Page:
You’re familiar with post-rock, right? Long, usually instrumental tracks that start off quiet and pretty, build slowly then BOOM – erupt into cathartic crescendo, before tailing off with a swooning little coda. That’s post-rock. Beautiful and yes, intense, but formulaic; “alternative” muzak safe enough to accompany football highlights, teen melodramas and Sir David Attenborough whispering feverishly over infra-red footage of rutting beasts.
Let’s rewind back to 1994. Mojo hack (and subsequent alt-music historian) Simon Reynolds slips the promo from a new British band into his stereo and presses play. The sounds which ooze from his speakers are alien – an unsettling, nightmarish sonic landscape so far removed from every contemporary chord-bashing, riff-heavy alternative trope that “rock” itself is rendered redundant as a frame of reference. The album is Hex; this music, he ponders, is post-rock. A genre is born.
Fast forward to the present, and in any worthwhile discussion of the genre Bark Psychosis will loom large. Current wisdom will not regard them as the very earliest pioneers – the learned will rightly point to late Talk Talk, Tortoise and of course the redoubtable Slint and their masterpiece Spiderland, among others – but this record is just as musically influential as anything which preceded it. In terms of cementing the idea of post-rock as a genre, its importance is unmatched.
Listening to it now, what is truly remarkable about Hex is not merely that it was ahead of its time, but that it still sounds utterly apart from any era you care to name. The word “timeless” is bandied about too freely in music reviews, but there are a handful of records – Joy Division’s Closer springs to mind, or Nurse by Therapy? – that truly stand apart, no matter how many times elements of their sound are ripped off. This is in part due to the large ensemble of musicians and instruments used in the recording; as well as the standard guitar/bass/drum set-up, you will hear samples, piano, Hammond, melodica, vibraphone, flute, trumpet, djembe (a type of West African drum tuned with ropes) and a full string quartet. Just as crucial, though, is the way the tracks are constructed.
As the delicate piano and strings of opener ‘The Loom’ ghost into earshot, the listener is immediately transported to a darker place, the jazzy percussion playing around a dubby bassline and dense layers of disquieting vibes. The instruments aren’t piled atop one another to manufacture thump and groove in the traditional manner, the myriad elements instead dancing around one another, finding spaces, intertwining in momentary resonances. Graham Sutton’s vocal sits back, restrained yet evocative, drawing the ear deeper into the claustrophobic mix. The tension increases as the music gets quieter (a trick not many of their successors have learned), the track eventually succumbing to fizzing static and sampled clatter. ‘A Street Scene’ somehow manages to be simultaneously danceable and soporific, its louche beat and loping bass anchoring a drifting blend of tremolo guitar, sibilant white noise, strings and horns, before the track dissolves into a gentle guitar reverie.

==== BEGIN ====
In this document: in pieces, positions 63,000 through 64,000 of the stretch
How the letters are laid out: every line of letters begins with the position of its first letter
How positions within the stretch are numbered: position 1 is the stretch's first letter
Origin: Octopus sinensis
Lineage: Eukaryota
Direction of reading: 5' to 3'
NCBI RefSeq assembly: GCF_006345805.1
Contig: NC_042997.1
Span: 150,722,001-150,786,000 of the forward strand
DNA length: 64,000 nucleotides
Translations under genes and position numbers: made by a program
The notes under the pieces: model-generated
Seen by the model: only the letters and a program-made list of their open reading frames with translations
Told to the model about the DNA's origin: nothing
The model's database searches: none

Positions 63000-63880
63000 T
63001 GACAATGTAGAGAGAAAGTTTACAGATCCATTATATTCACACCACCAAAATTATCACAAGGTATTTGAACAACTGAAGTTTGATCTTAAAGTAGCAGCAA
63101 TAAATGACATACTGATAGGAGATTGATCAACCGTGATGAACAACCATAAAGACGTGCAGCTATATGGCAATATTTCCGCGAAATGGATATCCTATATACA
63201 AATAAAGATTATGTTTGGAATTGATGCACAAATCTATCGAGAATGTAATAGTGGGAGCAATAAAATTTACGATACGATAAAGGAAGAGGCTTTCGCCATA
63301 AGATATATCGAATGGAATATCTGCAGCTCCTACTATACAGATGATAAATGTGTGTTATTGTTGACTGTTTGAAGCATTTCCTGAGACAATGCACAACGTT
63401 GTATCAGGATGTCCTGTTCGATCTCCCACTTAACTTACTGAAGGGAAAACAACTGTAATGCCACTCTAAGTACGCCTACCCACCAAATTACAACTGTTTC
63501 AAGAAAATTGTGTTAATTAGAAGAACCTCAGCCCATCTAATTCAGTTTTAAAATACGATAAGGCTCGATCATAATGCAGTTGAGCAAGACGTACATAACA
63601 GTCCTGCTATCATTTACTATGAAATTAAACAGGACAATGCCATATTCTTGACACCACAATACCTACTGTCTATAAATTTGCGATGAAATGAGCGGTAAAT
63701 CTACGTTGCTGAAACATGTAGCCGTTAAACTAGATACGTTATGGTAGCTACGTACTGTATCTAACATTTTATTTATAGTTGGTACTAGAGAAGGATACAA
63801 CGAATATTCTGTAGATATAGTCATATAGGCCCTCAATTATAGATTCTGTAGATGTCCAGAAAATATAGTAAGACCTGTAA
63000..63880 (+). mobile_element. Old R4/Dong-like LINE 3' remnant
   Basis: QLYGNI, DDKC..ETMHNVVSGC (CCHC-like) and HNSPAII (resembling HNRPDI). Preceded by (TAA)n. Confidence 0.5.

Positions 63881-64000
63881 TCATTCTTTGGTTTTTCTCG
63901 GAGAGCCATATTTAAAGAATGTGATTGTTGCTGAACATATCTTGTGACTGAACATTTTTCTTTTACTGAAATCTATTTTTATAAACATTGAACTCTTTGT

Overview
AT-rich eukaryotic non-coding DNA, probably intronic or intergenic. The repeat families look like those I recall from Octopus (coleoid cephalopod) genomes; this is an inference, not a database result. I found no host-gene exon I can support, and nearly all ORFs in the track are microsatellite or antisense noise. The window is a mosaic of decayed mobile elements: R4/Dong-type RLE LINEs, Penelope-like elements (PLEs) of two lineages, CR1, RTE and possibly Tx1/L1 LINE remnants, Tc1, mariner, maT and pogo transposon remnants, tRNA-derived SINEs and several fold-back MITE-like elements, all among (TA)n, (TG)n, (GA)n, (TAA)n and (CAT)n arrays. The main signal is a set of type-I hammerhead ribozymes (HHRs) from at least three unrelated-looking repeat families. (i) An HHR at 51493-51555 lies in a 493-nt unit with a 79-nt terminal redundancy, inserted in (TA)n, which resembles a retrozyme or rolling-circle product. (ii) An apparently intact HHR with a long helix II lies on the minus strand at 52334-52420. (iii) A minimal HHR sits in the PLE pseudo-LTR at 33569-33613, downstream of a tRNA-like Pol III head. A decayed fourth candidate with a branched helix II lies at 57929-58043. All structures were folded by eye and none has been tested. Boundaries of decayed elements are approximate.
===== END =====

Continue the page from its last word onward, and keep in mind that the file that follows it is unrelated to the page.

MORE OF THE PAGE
The hypnotic dub of ‘Absent Friend’, a creepy shuffle to begin with, bursts into life with a glorious guitar arpeggio, a shaft of sunlight amidst the gloom. In Bark Psychosis’ neon-lit world, though, even this is soon corrupted, the track drifting into a spaced-out trance which is ultimately overwhelmed by counter-rhythmic chiming. The eerie, floating vibes of ‘Big Shot’ never allow the listener to settle, constantly shifting direction amid dark, cyclical bass, more chimes and echoing sample sweeps. An incongruously lovely break threatens to transform the mood before bleeding back into the suffocating smog. ‘Fingerspit’, all jazzy instrumental stabs and unresolved builds, is remarkably tense without resorting to the obvious explosive release.
It’s penultimate cut ‘Eyes And Smiles’, though, which has been most obviously stripped and sold for parts by the post-rock factories of today. Eventually swelling from pure-eyed guitar melody into a maelstrom of keening horns, deep guitar reverb and the most impassioned vocal on the record, it’s a virtual template for much of what emerged over the following two decades. Album closer ‘Pendulum Man’ is enthralling, the band patiently erecting an immersive ambient soundscape around a simple tick-tock guitar pluck over ten mesmerising minutes.
As spellbinding as its title suggests, is that rarity – a classic, seminal record whose chronological significance in the grand scheme of musical development is not only matched, but arguably bettered by the undated quality of the music it documents. If this had been released on St Valentine’s Day 2014 rather than 1994, it would still be album of the year. Lee Gorman